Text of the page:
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How To Train For 10k Race


How To Train For 10k!

This piece of advice is for those who are already comfortable running 10k. For those training to get up to a 10k distance, please click here for training advice.

Build Endurance

To run a faster 10k does not mean that you need to do interval speed training. I am not saying it will not help, all I want to point out, that there is another way to go about it. How to train for 10kIt’s all about building endurance. Recently, I have run my 3rd 10k race and placed 30th out of a field of 600 runners. More interestingly, I finished 2 places ahead of the first female finisher. It was an amateur race, but I would have never expected to outrun every lady on the course. I ran the same race a year before. This time, I knocked 3 minutes off my time. How to improve running speed, you ask? Build endurance is my answer. This is, in my view, the best way how to train for 10k race.

Run Faster 10k

During the 5 to 6 weeks running up to race day, I have not done any interval speed training. To be honest, I have never actually done any interval training. In my 2 year running career, I have maybe done a half dozen quick one milers to improve my PB but that is all. Run faster 10k

imageI have days where I run slightly faster (8 minute miles as opposed to 9 minute miles) but no fast stints. What I had been doing lately, though, was making my runs longer. My shortest run in the last 4 weeks was 8 miles (the longest just over 10 miles). I had put in over 200 miles in the month prior to the race at a comfortable pace. And this paid off. I am applying this technique to a 10k race. I don’t know how it would work in a longer race, such as a half marathon or a marathon (although, my suspicion is that the results would be similar), but I stand by the way how to train for 10k.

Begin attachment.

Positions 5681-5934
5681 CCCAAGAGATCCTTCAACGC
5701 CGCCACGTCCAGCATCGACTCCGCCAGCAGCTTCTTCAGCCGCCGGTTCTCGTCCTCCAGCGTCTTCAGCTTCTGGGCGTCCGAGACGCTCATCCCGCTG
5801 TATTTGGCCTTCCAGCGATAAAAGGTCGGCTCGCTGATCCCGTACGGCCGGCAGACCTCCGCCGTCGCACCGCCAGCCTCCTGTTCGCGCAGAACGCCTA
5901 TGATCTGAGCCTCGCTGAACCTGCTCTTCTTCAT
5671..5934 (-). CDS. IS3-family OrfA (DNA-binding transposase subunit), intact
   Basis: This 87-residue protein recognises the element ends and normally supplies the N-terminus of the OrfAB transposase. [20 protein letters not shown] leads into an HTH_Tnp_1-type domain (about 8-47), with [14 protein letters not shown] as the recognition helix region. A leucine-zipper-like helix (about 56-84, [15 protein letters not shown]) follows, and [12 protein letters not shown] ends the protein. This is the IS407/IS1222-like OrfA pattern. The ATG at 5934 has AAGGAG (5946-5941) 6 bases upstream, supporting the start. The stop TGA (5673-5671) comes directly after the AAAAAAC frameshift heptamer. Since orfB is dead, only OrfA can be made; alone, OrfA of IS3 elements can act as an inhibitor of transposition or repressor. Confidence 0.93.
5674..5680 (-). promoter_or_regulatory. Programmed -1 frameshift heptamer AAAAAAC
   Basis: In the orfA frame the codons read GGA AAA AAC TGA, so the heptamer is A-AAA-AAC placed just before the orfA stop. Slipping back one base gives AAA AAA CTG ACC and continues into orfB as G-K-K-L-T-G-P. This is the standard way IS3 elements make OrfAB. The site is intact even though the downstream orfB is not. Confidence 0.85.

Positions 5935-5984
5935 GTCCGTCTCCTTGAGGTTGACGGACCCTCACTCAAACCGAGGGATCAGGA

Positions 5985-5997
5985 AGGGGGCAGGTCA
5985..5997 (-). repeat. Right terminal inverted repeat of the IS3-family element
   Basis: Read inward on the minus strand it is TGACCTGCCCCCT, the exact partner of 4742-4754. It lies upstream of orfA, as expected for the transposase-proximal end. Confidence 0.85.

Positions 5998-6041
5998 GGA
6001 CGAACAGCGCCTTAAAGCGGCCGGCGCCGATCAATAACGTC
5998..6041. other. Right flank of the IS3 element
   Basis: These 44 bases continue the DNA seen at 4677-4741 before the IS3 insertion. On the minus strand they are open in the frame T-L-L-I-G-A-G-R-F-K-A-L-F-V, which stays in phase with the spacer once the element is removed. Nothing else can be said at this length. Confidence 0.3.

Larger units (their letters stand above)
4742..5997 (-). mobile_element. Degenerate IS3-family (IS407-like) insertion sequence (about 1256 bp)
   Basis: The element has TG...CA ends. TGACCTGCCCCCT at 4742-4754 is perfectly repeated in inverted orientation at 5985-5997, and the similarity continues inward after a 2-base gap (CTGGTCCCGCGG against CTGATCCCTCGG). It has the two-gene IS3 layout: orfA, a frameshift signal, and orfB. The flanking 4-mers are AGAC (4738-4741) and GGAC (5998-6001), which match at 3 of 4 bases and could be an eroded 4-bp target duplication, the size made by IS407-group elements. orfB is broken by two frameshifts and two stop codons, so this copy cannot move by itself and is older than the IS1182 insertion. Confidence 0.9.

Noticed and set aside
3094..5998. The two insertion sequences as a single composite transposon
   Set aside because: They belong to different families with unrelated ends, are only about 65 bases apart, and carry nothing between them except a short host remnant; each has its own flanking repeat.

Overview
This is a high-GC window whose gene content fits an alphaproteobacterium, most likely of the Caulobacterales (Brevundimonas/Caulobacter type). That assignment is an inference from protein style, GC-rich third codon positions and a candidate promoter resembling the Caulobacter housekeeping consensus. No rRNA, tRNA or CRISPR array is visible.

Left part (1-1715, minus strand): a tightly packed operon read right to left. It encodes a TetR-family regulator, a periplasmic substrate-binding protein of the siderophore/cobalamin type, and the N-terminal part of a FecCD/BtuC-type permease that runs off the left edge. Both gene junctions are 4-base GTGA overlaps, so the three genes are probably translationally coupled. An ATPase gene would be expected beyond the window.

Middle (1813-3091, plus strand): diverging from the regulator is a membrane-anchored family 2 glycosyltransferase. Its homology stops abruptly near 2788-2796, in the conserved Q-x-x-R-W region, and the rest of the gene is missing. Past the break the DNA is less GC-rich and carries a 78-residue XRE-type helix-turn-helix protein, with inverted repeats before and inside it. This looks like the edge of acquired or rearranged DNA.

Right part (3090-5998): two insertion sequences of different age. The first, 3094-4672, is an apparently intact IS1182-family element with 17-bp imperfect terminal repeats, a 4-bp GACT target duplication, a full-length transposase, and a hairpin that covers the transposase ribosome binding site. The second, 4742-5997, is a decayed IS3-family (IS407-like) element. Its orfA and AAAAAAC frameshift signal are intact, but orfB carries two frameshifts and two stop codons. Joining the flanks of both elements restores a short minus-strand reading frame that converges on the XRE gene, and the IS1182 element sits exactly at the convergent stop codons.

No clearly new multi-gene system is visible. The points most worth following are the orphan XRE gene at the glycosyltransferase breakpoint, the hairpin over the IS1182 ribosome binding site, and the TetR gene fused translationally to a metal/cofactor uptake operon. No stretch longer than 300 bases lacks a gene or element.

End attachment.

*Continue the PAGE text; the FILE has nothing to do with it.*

How To Improve Running Speed

As mentioned earlier, this technique can be applied by more advanced runners (that is those who can run longer distances in preparation for a 10k). The theory is simple, run 25% – 50% farther during training and you will build endurance. This pays off, when you increase the speed in a race. And don’t worry, you can run fast without training fast. You just need to believe it. Once you line up with the field of runners, you will want to run fast. The cheering crowds will encourage quicker pace as well. Do not worry about setting off too fast either. How to train for 10kI made that mistake in my first 10k race (after finding out my 1k pace, I slowed down). This time, I was not worried. Why would I be? I knew that on regular basis, I was able to do that distance and more. So, when halfway through the race I started having doubts, all I needed to do, was to remind myself, that all I have is just another 5k to run. A few days before, I ran 5 more km than what I had left, so, in no way was this going to be a problem. By building endurance, you build confidence. With confidence, you can release the extra speed without the worry of not being able to complete the distance. That’s all there is to it.

How To Train For 10k Race

To run a faster 10k, you need to build endurance. Once you build endurance and confidence that you can do 15k on regular basis, 10k will be a walk in a park for you. Run faster 10kThat is why you will be able to release the extra speed. Remember, although I personally classify a 10k as a mid distance run, it is actually a long distance run. And as it is, in all long distance runs, the mind plays a key role. Running a fast 10k is not all about the physical fitness, it also requires mental strength. If you know your body can easily do greater distances, it is easier to persuade it to do a shorter distance at a quicker pace. It is fully capable of doing so. If you want to know how to improve running speed, the answer is, you need to build endurance! Try it and let me know how you got on.

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  1. How To Train 10k says

    […] wrote a post on this very subject, reflecting on how I managed to improve my previous time – How To Train For 10k Race. At the time, my philosophy was to build endurance by running distances greater than the distance […]

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